Federal prosecutors announced Tuesday they intend to retry the case of a border activist who offered food and medical assistance to migrants suspected of illegally entering the country after his first trial ended in a hung jury in June.
Prosecutors with the U.S. Attorney’s Office in Arizona will retry Scott Warren, a volunteer with the activist group No More Deaths, on Nov. 12 on two federal harboring charges. They also said they would dismiss one count of conspiracy to transport or shield from the previous trial.
Warren faces up to 10 years in prison if convicted on both counts.
“Today the government decided to retry its case against me. We are ready for this second trial and more prepared than ever. However, I as well as most of you, remain unclear what the point of all this effort, time, and money has been,” Warren said in a statement.
“While I do not know what the government has hoped to accomplish here I do know what the effect of all this has been. A raising of public consciousness. A greater awareness of the humanitarian crisis in the borderland. More volunteers who want to stand in solidarity with migrants. Local residents stiffened in their resistance to border walls and the militarization of our communities. And a flood of water into the desert at a time when it is most needed.”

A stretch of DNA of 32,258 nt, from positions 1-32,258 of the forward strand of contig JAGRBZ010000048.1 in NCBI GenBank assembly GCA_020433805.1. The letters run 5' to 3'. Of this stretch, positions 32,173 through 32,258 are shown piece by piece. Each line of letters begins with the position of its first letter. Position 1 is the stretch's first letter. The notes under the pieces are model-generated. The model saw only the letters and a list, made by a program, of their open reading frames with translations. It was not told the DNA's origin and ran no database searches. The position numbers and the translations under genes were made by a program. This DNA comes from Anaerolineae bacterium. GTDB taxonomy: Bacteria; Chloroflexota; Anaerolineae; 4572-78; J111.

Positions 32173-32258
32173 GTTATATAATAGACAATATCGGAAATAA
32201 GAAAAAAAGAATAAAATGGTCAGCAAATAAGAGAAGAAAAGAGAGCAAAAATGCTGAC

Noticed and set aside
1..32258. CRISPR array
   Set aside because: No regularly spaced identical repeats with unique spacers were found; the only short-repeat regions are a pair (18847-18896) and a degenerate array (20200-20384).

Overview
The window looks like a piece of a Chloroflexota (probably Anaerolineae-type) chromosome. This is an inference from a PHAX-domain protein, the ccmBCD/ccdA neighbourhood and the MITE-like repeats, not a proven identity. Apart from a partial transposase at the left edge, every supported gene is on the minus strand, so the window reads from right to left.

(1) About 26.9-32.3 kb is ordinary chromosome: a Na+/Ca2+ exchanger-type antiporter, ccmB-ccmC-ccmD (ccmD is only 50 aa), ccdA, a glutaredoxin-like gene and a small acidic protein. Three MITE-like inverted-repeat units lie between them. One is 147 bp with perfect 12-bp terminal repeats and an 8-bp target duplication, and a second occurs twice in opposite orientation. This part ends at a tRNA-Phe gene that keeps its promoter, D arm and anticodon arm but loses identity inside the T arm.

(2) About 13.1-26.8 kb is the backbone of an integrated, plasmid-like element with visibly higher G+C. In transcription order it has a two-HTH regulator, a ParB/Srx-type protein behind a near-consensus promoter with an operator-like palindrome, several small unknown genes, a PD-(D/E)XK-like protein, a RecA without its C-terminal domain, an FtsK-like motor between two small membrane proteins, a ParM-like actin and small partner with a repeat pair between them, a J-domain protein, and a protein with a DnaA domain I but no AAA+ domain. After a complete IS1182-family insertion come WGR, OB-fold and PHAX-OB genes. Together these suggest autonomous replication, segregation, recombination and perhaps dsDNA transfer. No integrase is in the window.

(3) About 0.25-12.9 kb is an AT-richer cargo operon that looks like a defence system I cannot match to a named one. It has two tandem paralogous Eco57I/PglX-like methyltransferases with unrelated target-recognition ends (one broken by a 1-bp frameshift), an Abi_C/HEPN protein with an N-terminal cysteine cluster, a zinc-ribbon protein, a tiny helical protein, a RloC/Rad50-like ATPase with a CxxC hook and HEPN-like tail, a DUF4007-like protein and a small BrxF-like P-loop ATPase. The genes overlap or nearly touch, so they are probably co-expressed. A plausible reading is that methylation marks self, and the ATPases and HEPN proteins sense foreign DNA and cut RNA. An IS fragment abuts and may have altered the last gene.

Warren has said he said was providing food, water and lodging to migrants who were in medical distress, but prosecutors maintained that the migrants he helped were not in distress and were seeking to evade U.S. authorities.
Fourteen Democratic senators sent the Justice Department a letter last month urging it to stop bringing charges against activists at the border, saying the practice is “a stunningly poor use of resources, and may be a de facto death sentence for desperate migrants navigating and unforgiving terrain.”